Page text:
'Concentration, slogging away, rewriting'. You get almost a classical instance of that in The Seven Pillars. Yet Graves says in his book that the Oxford edition is the better, because it is not so faultless. He means frigid, possibly: but The S.P. is, to my mind, redhot with passion, throughout. Never was so shamelessly emotional a book. So where does faultlessness, a meiosis for some faultiness, come in?

Graves' book, is as you say, certainly not Nestlés: but it is too laudatory. All the better, of course, to turn the public stomach, and make it spew when it thinks of me. So 1930 will be really a safe date.

[3 lines omitted] If you want to see the Irish War done by a decent fellow, read Figgis' book. He is splendid on Achill, and on Casement, and Cathal Brugha, and in showing some of the maze of intrigue in which every honest man gave up hope, except Griffiths. Yet Figgis' book is less good, as a study of rebellion, than my S.P., although he was rebelling in English, and had leisure and understandable characters, and the extreme of drama to help him. I am led to think that that I've more of the roots of a writer in me than Figgis had: though the height of a Children of Earth is beyond my reach. A novel, that is, in which the characters are the wind and the sea and the hills. His humans are negligible.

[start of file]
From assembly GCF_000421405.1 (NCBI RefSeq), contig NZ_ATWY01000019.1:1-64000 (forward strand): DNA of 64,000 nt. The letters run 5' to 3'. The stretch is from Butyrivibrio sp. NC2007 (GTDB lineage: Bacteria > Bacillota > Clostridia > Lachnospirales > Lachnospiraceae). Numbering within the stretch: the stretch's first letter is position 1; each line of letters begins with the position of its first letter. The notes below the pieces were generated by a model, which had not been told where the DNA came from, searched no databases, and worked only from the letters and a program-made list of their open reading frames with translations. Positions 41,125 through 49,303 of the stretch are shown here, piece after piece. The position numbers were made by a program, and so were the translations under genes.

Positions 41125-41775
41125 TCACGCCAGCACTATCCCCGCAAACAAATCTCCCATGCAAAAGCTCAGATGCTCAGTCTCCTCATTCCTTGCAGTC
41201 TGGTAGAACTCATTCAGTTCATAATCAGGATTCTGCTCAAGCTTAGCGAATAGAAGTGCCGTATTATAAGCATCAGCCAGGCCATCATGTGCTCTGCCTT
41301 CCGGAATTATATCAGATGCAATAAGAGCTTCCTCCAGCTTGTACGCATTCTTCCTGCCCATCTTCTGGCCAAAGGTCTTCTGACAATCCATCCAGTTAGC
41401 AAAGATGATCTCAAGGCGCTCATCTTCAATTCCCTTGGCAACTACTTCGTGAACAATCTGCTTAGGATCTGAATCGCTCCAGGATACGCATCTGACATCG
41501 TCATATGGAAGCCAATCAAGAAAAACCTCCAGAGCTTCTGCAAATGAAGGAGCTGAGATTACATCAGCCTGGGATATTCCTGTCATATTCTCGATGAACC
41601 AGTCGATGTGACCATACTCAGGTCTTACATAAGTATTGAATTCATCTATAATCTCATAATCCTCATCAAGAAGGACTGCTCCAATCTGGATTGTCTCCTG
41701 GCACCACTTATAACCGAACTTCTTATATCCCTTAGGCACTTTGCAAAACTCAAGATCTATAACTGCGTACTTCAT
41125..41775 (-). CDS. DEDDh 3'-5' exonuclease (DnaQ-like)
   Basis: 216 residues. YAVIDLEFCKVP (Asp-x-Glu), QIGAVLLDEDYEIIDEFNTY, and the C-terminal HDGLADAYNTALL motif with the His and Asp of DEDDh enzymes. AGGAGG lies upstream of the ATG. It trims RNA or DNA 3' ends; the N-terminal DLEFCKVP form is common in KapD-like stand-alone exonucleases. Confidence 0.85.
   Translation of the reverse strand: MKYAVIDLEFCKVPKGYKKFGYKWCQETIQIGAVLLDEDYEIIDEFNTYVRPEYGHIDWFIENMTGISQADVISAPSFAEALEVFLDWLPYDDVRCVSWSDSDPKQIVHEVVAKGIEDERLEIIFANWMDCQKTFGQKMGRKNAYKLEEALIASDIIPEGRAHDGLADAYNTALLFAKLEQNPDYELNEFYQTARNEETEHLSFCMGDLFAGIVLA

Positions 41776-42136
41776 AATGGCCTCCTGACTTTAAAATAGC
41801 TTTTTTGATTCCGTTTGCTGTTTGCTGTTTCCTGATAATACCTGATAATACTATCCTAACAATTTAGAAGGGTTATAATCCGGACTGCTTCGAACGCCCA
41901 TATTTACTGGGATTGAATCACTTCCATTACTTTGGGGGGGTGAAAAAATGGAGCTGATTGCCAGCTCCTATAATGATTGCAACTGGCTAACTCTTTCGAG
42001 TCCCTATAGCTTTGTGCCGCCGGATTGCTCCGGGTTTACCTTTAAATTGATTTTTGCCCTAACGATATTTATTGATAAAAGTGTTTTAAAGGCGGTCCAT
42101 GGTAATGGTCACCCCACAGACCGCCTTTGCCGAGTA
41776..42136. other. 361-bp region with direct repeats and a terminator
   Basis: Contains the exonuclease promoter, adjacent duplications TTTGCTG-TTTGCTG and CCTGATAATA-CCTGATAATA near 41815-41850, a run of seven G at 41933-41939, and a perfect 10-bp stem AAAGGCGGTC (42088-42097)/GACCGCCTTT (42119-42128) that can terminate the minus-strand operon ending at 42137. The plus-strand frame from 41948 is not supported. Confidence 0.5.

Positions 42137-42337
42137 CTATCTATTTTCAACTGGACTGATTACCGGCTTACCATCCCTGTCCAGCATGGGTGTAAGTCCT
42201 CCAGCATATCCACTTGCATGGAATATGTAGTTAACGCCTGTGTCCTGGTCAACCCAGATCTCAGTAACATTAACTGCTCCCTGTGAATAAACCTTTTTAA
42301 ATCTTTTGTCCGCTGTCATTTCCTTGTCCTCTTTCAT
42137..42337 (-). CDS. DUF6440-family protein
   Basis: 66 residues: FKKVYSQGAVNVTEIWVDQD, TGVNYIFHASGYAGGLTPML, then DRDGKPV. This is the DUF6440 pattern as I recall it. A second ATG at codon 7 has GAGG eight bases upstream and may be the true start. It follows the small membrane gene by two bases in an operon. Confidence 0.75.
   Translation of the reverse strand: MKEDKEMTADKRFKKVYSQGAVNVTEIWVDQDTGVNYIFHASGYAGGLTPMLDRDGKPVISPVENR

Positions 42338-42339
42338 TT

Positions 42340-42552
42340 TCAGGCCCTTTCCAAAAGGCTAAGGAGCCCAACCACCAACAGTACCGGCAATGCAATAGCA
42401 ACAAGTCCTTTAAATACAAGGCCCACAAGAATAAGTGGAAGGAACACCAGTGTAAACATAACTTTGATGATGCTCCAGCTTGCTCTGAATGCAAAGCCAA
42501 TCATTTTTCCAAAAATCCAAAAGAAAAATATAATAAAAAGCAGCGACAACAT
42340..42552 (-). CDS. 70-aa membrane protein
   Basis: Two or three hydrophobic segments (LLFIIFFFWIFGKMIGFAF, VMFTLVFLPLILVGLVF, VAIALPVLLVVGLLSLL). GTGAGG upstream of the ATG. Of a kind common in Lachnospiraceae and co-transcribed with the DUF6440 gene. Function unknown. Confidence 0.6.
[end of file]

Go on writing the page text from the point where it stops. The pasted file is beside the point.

Herbert Read is very like Eliot, isn't he? Eliot must be a strong fellow: he dominates all a group, and writes hardly anything.

No, I have not changed ground on the hospital chapter. I have been firm from the start that it was totally unsuited, because of its power, its bitterness, its length, its late position, for inclusion in a popular abridgement. I kept my horrors further back, where the blood was hot, and let the book just run down to its conclusion. You will not realise the difference between a real book (The S.P. being as truthful as I could make it) and an edition for general consumption, put out just to make money, and to stop the mouths of those who were crying for word from me. To overweight the last pages with matter emotionally more powerful than anything in the body of the book would be to finish up with a bang. Whereas the bang comes in the third act, properly. I cut out all the high emotion. The preface, the murder in the valley, the killing my camel in the camel-charge, the scene at Deraa, the worst of the winter-war, the death of Farraj, the Hospital - all of it. Your amendment was out of tone with what I was aiming at. Too good, perhaps: but that's worse than too bad.

T.E.S.

Source: DG 540-542
Checked: dn/
Last revised: 10 February 2006